Two days ago I was nearly the victim of a potentially nasty accident. I opened the front garden gate of my home with the intention of taking a short walk to the local newsagent. And nearly walked straight into the path of a mobility scooter driven by a bespectacled, elderly woman at what must have been running speed. I stepped back on a reflex, saving myself from serious injury or worse by microseconds.
The woman continued on her way without giving me any acknowledgement whatever. Further down the road she weaved her vehicle quite deftly around a young mother with a child in a buggy.
I hadn’t realised that these things could go quite so fast. Hers was what must have been a top-of-the-range model as these contraptions go, and pretty substantial with it. I mean, had it and I made contact I think that more likely than not she would have been quite unscathed. As for me – well the size and weight of that thing, and the speed at which it was going could well have killed me.
OK, so the market town where I live in the county of Wiltshire has a couple of estates of bungalows much favoured by elderly retired people. They are a good way from the shops, and so it is easy to see the appeal of these scooters to those who have mobility difficulties. And it is good to see them able to socialise with their friends in the cafés in the town centre. So far, so good. I myself am retired (but chose with my wife to live within easy walking distance of the town centre. It is noisier and less sedate than the leafy bungalow estates, but on balance we prefer it) and my years as a GP have made me familiar enough with the challenges which beset elderly folk. But I asked myself: is there any effective regulation governing the use of these things, or any proper assessment required to ensure that their drivers are mentally and physically competent to operate them? My fleeting glimpse of the driver of the one that nearly did for me suggested that her eyesight was at the least deficient.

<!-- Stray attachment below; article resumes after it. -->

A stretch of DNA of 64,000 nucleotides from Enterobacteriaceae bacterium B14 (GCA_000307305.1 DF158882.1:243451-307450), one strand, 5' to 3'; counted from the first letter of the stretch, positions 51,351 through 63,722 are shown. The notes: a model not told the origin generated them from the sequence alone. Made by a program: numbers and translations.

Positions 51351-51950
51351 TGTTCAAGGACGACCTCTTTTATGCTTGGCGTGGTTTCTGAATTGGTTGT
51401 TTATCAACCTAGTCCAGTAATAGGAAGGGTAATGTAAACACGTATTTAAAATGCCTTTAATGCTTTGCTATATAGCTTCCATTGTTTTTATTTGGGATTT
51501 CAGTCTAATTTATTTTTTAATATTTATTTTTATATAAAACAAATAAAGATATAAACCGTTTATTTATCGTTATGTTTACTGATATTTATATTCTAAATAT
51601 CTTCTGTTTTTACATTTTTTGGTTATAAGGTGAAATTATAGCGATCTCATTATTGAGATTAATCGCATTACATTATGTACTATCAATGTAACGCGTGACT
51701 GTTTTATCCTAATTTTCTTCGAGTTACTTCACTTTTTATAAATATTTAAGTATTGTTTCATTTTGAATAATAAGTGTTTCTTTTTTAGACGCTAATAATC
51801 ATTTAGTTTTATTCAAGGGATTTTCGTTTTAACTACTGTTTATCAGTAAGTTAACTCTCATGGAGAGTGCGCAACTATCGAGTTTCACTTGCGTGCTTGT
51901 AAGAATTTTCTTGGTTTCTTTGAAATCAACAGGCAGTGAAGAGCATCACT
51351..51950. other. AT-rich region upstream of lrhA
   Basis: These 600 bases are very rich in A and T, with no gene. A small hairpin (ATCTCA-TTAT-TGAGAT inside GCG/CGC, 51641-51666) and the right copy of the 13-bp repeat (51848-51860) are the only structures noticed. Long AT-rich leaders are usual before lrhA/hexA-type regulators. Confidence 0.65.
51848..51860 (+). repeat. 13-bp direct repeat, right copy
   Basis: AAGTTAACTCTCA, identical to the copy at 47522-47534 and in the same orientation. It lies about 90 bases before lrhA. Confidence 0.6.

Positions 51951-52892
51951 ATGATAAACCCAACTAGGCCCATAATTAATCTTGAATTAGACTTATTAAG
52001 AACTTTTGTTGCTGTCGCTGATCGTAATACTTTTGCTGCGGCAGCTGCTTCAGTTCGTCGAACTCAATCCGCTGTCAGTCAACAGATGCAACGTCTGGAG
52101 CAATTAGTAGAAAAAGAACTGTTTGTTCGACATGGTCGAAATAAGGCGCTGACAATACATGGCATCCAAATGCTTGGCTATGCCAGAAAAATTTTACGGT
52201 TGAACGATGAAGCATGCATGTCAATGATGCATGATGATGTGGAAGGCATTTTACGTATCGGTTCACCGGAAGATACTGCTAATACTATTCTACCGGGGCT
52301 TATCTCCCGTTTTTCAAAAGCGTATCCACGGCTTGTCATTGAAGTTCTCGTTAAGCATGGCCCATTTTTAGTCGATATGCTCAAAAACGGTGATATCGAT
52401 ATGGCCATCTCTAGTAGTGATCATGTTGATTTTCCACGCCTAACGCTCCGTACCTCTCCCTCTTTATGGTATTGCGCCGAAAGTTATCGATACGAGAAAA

And these things, being electric, are virtually silent. My hearing is still pretty good, but I heard nothing of its approach. I was reminded of a previous time when I almost fell victim to one of them – that time in a supermarket when an old man did a nifty turn round the end of one of the aisles and then proceeded to overtake all the trolley pushers as if he was on the fast lane of a dual carriageway.
No, I don’t think that mobility scooters should be banned or anything so extreme as that. It is clearly a good thing that folk who might otherwise be housebound be given this means of freedom of movement. But I do think that every one of them should be fitted with a gadget that chimes melodiously or warbles gently to warn unsuspecting pedestrians of their approach. And an able bodied volunteer walking ten paces ahead of the wretched things with a red flag might be no bad thing either.